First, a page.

Juneauites attending the Fourth of July parade this Sunday will have an opportunity to see something unique: a five-person, or "quint" bicycle, pedaled by the Pedouins, a family of five from Kentucky. Bill, his wife Amarins and their three daughters, Cheyenne, Jasmine and Robin (ages 7, 5 and 3 respectively), have been on a journey across the United States since leaving their home on August 1, 2009, with $300, a dream and the "yellow albatross," as Bill Pedouin refers to the bike.
"We're just blue collar rednecks that wanted to go see the continent and wanted to demonstrate living your dreams to our kids," Pedouin said. "We're not rich people; we could've saved a lifetime and probably never had enough to do the trip. We just decided that there were probably enough good folks in this country that would help us. We took a huge gamble and chance and it's just been a fabulous story unfolding as we've come across the country."
People have been helping them along the way, donating food, clothing, water bottles, places to pitch their tent and, sometimes, even hotel rooms. Pedouin said that it's rare that they have to ask for help.
"People just come up and say 'What are you doing?'" he said. "Because the bike is so huge, they just go bananas when they see it; they start asking questions, we start telling our story and they'll hand us a five or a ten or a twenty."
Pedouin said that the generosity of people has been overwhelming, and it hasn't ceased since they've come to Juneau. Tired and hungry after their first, long wet night at the Auke Rec campground (after which they relocated to Spruce Meadows RV Park) the family biked until they came to Donna's.
"We went in with very little money, but when we went to pay, someone had already paid for our meal. And then someone else gave us $40. And then Donna's owner gave us a $100 gift certificate to eat at the restaurant while we're here. Lemme tell ya, that's America."
The Pedouins have been enjoying Juneau and its hospitality very much; it's not often that they get layovers that are as long as this, but they're waiting for the ferry to Whittier. So far, other than exploring on the "quint," they've hiked West Glacier trail to the lookout and made some new friends - some who have invited them to participate in the parade, and others who have offered them a home to stay in for a few days. Pedouin said that experiencing nature and meeting new people have been the two highlights of their journey.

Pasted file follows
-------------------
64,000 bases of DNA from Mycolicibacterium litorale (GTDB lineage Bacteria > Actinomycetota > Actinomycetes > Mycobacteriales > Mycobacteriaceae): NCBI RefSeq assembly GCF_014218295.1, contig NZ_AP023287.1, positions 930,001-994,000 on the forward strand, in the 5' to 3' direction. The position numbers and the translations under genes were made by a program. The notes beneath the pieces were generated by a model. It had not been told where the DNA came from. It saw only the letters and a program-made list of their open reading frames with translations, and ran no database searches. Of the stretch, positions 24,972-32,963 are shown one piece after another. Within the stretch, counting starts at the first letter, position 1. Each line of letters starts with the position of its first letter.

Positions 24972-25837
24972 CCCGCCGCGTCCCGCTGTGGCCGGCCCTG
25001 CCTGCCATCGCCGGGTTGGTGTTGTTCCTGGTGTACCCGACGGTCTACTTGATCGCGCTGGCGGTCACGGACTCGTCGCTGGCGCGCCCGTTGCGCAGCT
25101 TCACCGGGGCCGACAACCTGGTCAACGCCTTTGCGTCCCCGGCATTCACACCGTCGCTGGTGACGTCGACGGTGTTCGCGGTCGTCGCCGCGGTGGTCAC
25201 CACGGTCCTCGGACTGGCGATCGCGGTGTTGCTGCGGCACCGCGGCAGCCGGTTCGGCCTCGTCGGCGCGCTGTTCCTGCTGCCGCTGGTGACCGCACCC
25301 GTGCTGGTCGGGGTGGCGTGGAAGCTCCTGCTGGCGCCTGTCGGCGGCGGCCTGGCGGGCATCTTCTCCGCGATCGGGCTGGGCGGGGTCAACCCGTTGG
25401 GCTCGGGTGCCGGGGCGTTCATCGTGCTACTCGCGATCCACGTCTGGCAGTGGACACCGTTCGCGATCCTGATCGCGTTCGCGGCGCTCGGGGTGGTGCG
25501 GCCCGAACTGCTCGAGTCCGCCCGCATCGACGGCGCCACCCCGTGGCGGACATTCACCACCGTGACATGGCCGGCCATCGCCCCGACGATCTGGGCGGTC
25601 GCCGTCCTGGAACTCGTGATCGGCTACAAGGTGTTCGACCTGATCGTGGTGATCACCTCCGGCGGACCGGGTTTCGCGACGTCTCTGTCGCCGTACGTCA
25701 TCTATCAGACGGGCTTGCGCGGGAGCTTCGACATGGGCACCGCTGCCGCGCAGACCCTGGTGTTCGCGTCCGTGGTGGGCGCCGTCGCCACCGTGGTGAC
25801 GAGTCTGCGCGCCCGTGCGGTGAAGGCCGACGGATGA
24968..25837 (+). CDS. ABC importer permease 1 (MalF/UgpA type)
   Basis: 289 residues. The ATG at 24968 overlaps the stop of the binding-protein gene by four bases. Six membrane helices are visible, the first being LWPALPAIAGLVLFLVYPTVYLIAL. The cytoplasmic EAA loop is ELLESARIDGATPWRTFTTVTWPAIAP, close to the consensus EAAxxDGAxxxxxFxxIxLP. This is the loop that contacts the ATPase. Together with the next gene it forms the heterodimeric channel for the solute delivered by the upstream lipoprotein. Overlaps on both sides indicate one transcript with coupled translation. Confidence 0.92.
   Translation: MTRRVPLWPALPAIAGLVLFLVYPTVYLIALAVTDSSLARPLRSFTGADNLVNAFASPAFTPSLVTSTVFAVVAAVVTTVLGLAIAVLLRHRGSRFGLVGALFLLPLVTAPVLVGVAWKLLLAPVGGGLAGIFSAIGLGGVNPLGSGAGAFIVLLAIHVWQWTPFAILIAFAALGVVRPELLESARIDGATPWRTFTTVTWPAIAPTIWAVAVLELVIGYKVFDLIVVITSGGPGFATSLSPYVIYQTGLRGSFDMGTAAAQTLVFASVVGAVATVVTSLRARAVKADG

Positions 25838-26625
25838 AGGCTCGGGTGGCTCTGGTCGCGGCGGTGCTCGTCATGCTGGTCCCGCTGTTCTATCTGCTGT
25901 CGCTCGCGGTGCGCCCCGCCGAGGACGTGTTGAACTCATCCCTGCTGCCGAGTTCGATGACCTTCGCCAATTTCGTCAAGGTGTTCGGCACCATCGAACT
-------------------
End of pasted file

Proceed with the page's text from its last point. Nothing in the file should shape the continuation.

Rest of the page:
"To be meandering at 5-10 mph on the bike and seeing the foliage, the topography and the weather change - it's incredible," he said. "(The bike) is a classroom for the kids; the amazing value of nature as we've been traveling across the country has been mind-boggling. A very close second, and maybe a tie, has been the people. America really is an incredible melting pot of marvelous people. As we've traveled, we've met a lot of people from all walks of life, educational backgrounds and economic standards and they're all just good, giving people."
The plan for the Pedouins is to winter in Fairbanks, where they hope to find a house site or small hunting cabin and write a book about the first year of the journey. They plan to arrive in Fairbanks the second or third week of August, nearly a year to the date since the beginning of their life on the road.
And after that?
Pedouin said that any profits they make on their book beyond what they need for the family will go to paying off the mortgage of their friend Hal Stewart of Greenville, S.C. He is an AIDS counselor, and the family hopes that by helping him, they can affect a chain reaction of goodwill and generosity.
How do they plan on marketing the book?
"We've decided to buy an old school bus and fix it up, and we'll ride out and sell our books in the spring. Got to do the American dream, that entrepreneurial thing that makes America what it is, you know? You have hopes and dreams of making enough money to feed your kids, and hopefully to do more than that, so that's what we're hoping for."
For more information on the Pedouins, to leave them a message or to help them along on their journey, log on www.pedouin.org.
Tyler Preston can be contacted at firstname.lastname@example.org.